Clarity matters. Yet it’s often lacking in documents about investments, wealth management, and financial planning. Joseph M. Williams’ chapter on clarity in Style: Toward Clarity and Grace intrigued me because it takes a different approach to writing clearly. It focuses on the characters in your writing. The concept of a “characters” is a bit murky, but it appears to refer to the main actors or topics in a sentence.
Key recommendations for writing clearly
Readers are likely to feel that they are reading prose that is clear and direct when
(1) the subjects of the sentences name the cast of characters, and
(2) the verbs that go with those subjects name the crucial actions those characters are part of.
Here is my attempt to write a bad sentence to illustrate his points:
It should be understood that one’s lack of understanding of what is needed to improve asset allocation may be a contributing factor in the development of asset allocations that experience failure in helping people in the achievement of their goals.
To Williams’ points, who are the “characters” in my sample sentence? “One” is vague. So is “people.” It looks to me as if they refer to “investment managers” and “clients.” Using these words will satisfy the author’s suggestion that you use specific instead of abstract nouns.
Also, there don’t appear to be any verbs that go with “one” or “people.”
Here’s my rewrite:
When investment managers don’t understand asset allocation, they create portfolios that fail to achieve client goals.
Do you see how my rewrite follows Williams’ suggestions and is easier to read than my original sentence?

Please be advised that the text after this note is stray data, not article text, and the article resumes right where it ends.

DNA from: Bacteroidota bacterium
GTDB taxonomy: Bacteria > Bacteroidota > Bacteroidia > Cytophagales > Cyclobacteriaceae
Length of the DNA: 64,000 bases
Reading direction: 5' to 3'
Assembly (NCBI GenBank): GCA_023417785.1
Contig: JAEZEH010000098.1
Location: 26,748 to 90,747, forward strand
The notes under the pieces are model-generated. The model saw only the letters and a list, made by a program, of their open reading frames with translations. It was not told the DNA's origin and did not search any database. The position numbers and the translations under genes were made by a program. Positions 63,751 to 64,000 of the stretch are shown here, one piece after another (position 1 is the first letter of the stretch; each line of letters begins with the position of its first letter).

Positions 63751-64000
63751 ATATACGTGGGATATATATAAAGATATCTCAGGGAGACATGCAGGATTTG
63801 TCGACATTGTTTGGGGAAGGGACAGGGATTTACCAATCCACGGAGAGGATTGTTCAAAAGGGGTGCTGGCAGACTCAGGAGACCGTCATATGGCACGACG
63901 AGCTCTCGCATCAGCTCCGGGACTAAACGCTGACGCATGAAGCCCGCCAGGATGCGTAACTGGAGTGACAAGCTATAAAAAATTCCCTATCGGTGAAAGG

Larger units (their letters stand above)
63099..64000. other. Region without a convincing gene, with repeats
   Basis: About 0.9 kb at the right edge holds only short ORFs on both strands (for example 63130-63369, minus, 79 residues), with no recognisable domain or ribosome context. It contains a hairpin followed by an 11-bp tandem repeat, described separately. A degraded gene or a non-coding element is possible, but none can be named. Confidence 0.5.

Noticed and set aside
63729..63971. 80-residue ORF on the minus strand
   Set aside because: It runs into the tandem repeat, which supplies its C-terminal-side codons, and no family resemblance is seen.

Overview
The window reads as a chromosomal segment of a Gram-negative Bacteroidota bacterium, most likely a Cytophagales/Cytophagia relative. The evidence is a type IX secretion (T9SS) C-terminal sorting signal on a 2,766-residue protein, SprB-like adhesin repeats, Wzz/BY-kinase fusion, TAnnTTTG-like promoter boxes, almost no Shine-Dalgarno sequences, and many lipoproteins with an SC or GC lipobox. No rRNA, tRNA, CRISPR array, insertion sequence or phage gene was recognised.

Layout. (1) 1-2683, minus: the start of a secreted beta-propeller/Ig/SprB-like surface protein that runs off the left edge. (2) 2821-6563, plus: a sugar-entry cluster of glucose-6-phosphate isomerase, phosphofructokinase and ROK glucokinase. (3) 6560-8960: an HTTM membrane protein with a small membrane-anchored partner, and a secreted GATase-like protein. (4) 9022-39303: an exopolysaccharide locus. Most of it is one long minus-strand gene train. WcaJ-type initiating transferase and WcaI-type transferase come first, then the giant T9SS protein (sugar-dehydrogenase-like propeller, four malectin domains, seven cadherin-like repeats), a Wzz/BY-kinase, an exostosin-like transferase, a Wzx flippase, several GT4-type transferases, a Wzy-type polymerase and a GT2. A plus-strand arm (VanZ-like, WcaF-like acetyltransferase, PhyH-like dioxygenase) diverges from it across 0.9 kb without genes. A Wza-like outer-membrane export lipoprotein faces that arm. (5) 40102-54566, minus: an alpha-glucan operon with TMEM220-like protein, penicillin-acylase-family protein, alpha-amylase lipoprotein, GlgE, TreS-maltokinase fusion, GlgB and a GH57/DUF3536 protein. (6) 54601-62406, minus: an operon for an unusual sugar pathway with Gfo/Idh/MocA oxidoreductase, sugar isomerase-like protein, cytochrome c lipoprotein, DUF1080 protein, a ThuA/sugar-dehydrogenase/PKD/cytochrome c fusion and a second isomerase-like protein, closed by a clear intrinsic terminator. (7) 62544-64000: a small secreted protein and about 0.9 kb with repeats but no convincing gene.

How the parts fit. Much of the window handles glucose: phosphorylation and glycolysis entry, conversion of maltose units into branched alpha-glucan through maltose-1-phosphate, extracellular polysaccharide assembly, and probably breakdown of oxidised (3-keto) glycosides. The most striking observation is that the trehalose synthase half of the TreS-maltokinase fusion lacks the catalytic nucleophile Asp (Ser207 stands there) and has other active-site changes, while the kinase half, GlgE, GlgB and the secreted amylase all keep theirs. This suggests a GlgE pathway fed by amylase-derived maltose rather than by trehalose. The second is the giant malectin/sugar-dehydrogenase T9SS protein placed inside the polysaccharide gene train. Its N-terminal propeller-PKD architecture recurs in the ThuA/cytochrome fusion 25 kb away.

I found more rules for writing clearly in Williams’ chapter on clarity.
- Avoid abstract nouns when possible.
- When rewriting, name the missing characters to improve clarity.
- Don’t turn verbs into nouns.
- “If you find that (1) you have to go more than six or seven words into a sentence to get past the subject to the verb and (2) the subject of the sentence is not one of your characters, take a hard look at that sentence; its characters and actions probably do not align with the subjects and verbs…. Revise the sentence so that characters appear as subjects and their actions as verbs.”
- “…there is nothing wrong with a long sentence if its subjects and verbs match its characters and actions.”
- “In some cases, nominalizations are useful, even necessary. Don’t revise these.” As the saying goes, “There are exceptions to every rule.”
- “…whenever you find in your writing a string of nouns that you have never read before and that you probably will not use again, try disassembling them.”
Williams explains many examples in his book. Check it out if you enjoy learning by analyzing sentences.
Style: Toward Clarity and Grace isn’t an easy read.In fact, I wrote this post partly to help myself figure out the main lessons of his “Clarity” chapter. However, it’s a thoughtful book that may help you improve your writing.
Disclosure: If you click on the Amazon link in this post and then buy something, I will receive a small commission. I only link to books in which I find some value for my blog’s readers.